Prerecorded Voice Messages are Mostly Illegal
For telemarketers, outbound prerecorded voice messages can sound like a great idea. Rather than relying on an employee delivering a sales message, the combination of an automatic telephone dialing system (ATDS) and a prerecorded voice message offers an efficient, cost-effective way to reach many potential customers each day.
Most of us do receive calls with prerecorded messages, at least occasionally. School cancellations, doctor's appointment reminders, and public service announcements are commonly delivered via voice messages. But before telemarketing companies and other businesses adopt the practice, they should be aware that most prerecorded voice messages are illegal in the United States.
A federal law known as the Telephone Consumer Protection Act (TCPA) prohibits using prerecorded voice messages except in very specific cases. Enforced by the Federal Communications Commission (FCC), the TCPA also allows the government to impose substantial penalties for non-compliance. You and your company need to know about outbound prerecorded voice messages.
Cell Numbers and Express Consent Under the TCPA
The TCPA generally prohibits using outbound calls made using an ATDS to cellular phone numbers without the recipient's prior express consent. Specifically, the language of the law refers to "auto-dialed or prerecorded call(s)," thus broadly prohibiting automated calls without consent.
In short, callers are not allowed to use an ATDS to place calls or send text messages to a cell phone without the recipient's prior express consent unless a call is made for emergency purposes. How consent is defined and how it's given depends on the nature of the call.
For "non-telemarketing and non-advertising calls," express consent can be as simple as the recipient giving their wireless number to the party initiating the call. Express oral or written consent is also acceptable. This covers many exceptions mentioned earlier, like informational messages from schools or automated calls from your doctor's office.
Express Written Consent
Things get stricter for calls classified as an advertisement or telemarketing. While these terms are well-defined in the TCPA, automated calls that can be reasonably assumed to be for advertising or sales purposes require express written consent.
In this context, obtaining express written consent involves the recipient filling out and signing a consent form. The form should clearly explain the relationship between the caller and recipient, how data is collected and used, and any necessary legal disclosures. The form can be on paper or electronic, such as a web form with an electronic signature.
As it can be very difficult to get prior express consent (PEC) or prior express written consent (PEWC), you might consider most prerecorded voice messages illegal.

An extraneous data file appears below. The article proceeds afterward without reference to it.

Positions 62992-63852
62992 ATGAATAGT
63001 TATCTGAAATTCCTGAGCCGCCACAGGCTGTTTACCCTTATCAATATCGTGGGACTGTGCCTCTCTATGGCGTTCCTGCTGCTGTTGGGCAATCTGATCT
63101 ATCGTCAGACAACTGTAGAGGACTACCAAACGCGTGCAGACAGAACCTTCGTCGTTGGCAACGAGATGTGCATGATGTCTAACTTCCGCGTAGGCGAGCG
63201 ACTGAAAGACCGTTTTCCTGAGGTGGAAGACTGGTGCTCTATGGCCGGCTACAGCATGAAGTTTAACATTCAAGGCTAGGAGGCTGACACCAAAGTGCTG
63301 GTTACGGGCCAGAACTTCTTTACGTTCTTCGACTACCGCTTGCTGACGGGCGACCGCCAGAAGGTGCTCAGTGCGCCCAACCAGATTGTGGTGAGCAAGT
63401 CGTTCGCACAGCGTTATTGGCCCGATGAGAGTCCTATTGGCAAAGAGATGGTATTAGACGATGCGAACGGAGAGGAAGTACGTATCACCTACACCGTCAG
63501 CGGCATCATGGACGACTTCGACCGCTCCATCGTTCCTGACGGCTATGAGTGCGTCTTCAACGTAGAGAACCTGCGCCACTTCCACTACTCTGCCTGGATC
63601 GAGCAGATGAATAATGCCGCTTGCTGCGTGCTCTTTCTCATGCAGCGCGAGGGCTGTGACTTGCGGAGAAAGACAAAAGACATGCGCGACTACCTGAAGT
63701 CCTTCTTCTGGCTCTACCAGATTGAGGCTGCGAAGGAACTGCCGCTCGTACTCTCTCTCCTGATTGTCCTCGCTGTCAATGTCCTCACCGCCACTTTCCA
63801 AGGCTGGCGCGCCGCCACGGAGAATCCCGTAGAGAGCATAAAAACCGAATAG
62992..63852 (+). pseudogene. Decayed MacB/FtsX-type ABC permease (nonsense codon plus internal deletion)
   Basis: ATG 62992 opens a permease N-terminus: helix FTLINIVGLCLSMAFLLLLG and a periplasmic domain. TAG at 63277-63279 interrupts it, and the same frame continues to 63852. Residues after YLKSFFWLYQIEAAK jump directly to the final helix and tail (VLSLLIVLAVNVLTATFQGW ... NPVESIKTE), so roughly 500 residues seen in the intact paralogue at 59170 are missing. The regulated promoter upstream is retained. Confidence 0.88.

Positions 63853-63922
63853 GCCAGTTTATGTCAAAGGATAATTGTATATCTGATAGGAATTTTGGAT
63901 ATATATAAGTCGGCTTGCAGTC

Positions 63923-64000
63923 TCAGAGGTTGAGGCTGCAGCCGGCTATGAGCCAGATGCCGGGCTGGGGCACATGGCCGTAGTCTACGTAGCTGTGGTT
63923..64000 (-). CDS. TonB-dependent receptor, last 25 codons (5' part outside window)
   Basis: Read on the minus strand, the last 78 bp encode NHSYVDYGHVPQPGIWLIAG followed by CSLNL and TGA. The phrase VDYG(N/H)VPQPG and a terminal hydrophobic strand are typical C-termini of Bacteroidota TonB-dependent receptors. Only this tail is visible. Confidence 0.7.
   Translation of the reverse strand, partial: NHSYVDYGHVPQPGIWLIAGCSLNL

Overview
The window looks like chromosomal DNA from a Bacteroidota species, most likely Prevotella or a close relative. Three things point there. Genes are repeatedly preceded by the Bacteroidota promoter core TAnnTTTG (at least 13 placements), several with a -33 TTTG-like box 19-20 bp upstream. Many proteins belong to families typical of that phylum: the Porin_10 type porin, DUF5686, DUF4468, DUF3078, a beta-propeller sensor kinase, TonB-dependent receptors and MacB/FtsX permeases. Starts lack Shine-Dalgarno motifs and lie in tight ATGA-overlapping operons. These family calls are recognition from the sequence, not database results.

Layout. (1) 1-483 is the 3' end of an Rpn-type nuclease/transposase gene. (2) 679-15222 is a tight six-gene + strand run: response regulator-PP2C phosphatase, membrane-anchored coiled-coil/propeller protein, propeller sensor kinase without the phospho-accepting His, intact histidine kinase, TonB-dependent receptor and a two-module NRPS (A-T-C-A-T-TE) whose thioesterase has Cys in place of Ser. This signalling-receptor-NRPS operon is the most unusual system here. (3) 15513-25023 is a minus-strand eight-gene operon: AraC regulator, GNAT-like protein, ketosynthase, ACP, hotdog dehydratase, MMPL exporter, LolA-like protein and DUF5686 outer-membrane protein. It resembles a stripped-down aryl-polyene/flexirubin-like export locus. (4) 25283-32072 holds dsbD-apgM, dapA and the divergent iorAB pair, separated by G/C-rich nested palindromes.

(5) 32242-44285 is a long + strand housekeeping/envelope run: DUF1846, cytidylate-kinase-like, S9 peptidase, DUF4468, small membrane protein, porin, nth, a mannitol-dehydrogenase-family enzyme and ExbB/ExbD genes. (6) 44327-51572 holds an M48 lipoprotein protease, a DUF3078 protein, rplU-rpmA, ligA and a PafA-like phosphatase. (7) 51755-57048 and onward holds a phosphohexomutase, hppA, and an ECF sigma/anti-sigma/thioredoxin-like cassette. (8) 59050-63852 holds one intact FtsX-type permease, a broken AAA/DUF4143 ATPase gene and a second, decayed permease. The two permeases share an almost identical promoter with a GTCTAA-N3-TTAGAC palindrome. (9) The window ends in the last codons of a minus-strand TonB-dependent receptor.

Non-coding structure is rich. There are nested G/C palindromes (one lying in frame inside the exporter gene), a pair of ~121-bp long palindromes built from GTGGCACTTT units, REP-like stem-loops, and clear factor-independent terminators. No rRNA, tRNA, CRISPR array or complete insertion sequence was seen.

Landlines and Prerecorded Voice Messages
While the TCPA regulations for automated calls to cell phones require businesses to be extra sure consent is in place, prerecorded voice calls to landline numbers are also restricted.
The current requirements are largely thanks to efforts by the US Congress to combat illegal robocalls. While the TCPA has been around for some time now, the law was previously more lenient about landline phones. But the TRACED Act passed in 2019, required the FCC to review and revise TCPA exemptions for informational calls with an artificial or prerecorded voice made to landlines. Upon completing the review, sweeping changes were announced.
Before the TRACED Act, outbound calls with prerecorded informational voice messages were allowed to residential landlines without the recipient's express consent. Now, these new rules are in place:
• No more than three calls can be made to a single landline number in 30 days
• The message must also include an automated opt-out mechanism
• A valid phone number that the recipient can call to opt out must also be included in the message
In essence, the requirements are much the same as for advertising and telemarketing calls to cell phones. Express written consent is required, along with presenting the recipient with several different methods for opting out of future calls.
The Penalties for TCPA Non-Compliance
Businesses that fall outside of TCPA compliance can face stiff penalties. The FCC can seek up to $16,000 for every non-intentional TCPA violation. That goes up to $26,000 per intentional violation.
In addition, recipients who received calls violating the TCPA can seek statutory damages of up to $500 per call or text message or $1,500 for each willful or knowing violation. Class action lawsuit, anyone?
How Does STIR/SHAKEN Help?
While STIR/SHAKEN is not part of the TCPA, it is mandated by the TRACED Act. STIR/SHAKEN requires outbound telecom carriers to sign every call with an attestation. This is essentially a rating of A, B or C, signifying the carrier's confidence that the caller is who they say they are.
STIR/SHAKEN doesn't address the issues of consent required to make automated telemarketing and/or prerecorded voice calls. But it does help give consumers confidence that their phone's caller ID information is accurate and that they will be talking to the company they expect. With consent in place plus using a SHAKEN Telecom Service Provider, businesses are able to reach their customers more often and more effectively.
Quality Voice & Data Helps You Reach More Customers
As a SHAKEN Telecom Service Provider that signs all calls with an A Attestation at Quality Voice Data, we monitor each caller ID number utilized by our customers. To reach more customers without being blocked and flagged, get in touch with us today and see how we can help.
Angela Garfinkel currently serves as Director for Quality Voice & Data. With 30+ years of call center and business process outsourcing experience, Angela provides the QVD team with key insights to support product development, marketing and sales.